19 September 2017

Namibia: #Gabis Community Grows Lucerne to Beat Drought

Nmaibia had in 2013 experienced its worst drought in 30 years, which resulted in massive livestock losses due to a lack of pasture.

That year, a bright idea sprouted in a group of #Gabis settlement farmers near Karasburg to start a community gardening project to grow lucerne to feed their livestock.

Besides lucerne, the group also grows a variety of vegetables like onions, carrots, pumpkins and beetroot on a piece of land allocated to them by the Bondelswarts Traditional Authority. Martin Bezuidenhout (47), one of the founding members of the project, still vividly remembers 2013 as one of the most challenging and toughest years.

"It was one of the most difficult years, but it inspired us to prepare for recurrent droughts to avoid livestock losses during dry seasons," he stated.

The crop and livestock farmer says he no longer worries about fodder for his animals during the dry season.

The idea to cultivate a variety of vegetables was aimed at promoting a healthy lifestyle among the community. The group had also approached the Karasburg East constituency office to request financial assistance.

"At first, they were reluctant to assist us because similar initiatives in the region had previously failed. We had to convince them that we aimed to have a project to sustain the future generation when we are gone," Bezuidenhout said.

He explained that instead of sitting around waiting for handouts, the group bought seeds from their resources, and started digging a well to source water for their envisaged community garden.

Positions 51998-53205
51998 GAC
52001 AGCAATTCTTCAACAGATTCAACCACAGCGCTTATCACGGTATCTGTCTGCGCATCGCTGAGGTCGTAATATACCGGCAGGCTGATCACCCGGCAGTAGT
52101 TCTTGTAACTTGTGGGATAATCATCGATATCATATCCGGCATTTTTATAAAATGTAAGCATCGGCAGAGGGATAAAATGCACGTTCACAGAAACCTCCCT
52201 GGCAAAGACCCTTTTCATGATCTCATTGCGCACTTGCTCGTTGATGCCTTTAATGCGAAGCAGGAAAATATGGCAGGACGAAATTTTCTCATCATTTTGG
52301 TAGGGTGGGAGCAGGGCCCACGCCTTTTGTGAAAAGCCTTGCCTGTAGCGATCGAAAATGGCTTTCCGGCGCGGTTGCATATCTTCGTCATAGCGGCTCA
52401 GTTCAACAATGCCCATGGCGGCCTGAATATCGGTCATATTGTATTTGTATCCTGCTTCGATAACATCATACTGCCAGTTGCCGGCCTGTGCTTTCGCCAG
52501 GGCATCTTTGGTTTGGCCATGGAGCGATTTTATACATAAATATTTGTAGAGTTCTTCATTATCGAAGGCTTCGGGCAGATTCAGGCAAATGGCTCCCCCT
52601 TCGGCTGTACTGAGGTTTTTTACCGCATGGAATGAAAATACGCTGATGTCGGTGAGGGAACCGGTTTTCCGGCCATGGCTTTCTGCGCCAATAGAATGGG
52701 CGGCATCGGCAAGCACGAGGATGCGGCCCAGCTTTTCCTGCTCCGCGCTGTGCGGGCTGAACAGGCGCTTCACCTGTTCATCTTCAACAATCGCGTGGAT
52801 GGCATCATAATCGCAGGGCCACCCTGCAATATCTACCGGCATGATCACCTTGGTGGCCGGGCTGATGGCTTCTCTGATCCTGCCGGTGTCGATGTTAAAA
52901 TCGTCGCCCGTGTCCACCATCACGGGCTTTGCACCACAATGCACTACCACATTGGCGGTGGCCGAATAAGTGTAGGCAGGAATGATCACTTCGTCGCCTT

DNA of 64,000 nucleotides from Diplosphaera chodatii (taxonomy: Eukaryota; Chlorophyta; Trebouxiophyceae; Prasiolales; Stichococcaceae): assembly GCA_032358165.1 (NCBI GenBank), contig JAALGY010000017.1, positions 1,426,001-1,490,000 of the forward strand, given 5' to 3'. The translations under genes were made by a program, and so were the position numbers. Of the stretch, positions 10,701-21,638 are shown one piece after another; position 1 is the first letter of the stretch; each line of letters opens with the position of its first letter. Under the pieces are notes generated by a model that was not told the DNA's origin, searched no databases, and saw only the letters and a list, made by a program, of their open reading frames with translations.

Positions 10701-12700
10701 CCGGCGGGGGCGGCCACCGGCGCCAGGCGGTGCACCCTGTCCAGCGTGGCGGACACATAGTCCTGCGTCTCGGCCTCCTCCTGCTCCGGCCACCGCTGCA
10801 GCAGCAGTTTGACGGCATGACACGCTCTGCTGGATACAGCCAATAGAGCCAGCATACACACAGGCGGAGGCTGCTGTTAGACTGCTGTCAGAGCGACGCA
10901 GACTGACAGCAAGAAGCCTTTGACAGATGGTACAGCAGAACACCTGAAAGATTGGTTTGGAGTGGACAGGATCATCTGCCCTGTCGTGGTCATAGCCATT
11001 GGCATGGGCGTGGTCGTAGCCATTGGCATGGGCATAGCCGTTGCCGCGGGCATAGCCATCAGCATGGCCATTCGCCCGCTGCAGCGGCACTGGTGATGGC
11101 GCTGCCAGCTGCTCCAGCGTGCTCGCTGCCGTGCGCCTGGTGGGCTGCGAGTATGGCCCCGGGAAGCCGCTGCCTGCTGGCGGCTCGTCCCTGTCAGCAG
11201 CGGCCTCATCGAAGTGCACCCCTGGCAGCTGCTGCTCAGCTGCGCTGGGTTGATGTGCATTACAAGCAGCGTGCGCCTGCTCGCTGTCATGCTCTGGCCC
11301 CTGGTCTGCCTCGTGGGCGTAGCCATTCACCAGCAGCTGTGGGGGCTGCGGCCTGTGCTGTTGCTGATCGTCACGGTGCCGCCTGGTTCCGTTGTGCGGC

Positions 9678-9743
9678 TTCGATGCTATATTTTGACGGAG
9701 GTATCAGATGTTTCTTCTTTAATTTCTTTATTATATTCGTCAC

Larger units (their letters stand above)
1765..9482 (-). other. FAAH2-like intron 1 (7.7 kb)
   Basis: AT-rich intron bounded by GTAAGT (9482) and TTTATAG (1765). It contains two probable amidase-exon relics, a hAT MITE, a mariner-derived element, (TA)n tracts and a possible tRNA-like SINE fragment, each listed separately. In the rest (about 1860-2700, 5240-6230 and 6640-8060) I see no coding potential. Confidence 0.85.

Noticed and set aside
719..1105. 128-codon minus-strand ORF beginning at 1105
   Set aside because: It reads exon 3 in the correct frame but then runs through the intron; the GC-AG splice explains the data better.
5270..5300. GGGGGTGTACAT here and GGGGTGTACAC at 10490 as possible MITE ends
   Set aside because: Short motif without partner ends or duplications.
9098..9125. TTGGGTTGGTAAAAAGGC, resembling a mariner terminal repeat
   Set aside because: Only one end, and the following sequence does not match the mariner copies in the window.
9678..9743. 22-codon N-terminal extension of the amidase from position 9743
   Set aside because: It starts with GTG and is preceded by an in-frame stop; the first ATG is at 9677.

The group eventually persuaded the constituency office to assist them with fencing materials, water storage tanks, a solar pump and with the drilling of a borehole.

"We had even gone to the extent of calling in a nearby commercial farmer who assisted us to construct the beds for lucerne to explain to the government officials the viability of growing lucerne in the area," he added.

Bezuidenhout thanked constituency councillor Dennis Coetzee and his office staff for the assistance they have given to the group to date to establish the community gardening project.

Indeed, hard work, perseverance and dedication have paid off for the group as the community garden they planted has already yielded a harvest.

"We have already produced a variety of vegetables and lucerne," a proud Bezuidenhout said, adding that they sold some produce to sustain the project, taking some for their own use, as well as donating fresh vegetables to those in need at the settlement to promote healthy living.

One of the biggest challenges the project faces is the lack of a cultivator, and a lucerne pressing machine.

Currently, the group relies on a home-made cultivator and lucerne pressing machine, which was built by project member Ben Ortman (67) to plough their land for cultivation.

"Hard work, dedication and perseverance are the best medicines to succeed amid tribulations," said Ortman, adding that the group would appreciate any help to expand their project.

He said although the home-made gardening implements are not perfect, they are performing a similar function as those sold in gardening shops.

"It is a tough job to plough with your own hands, but this will not discourage us," said another founding member, Moses Swartbooi (77).

Martin Swartbooi (47) is also a member of the group which aims to create self-employment and food security through their dream initiative.

- luqman@namibian.com.na

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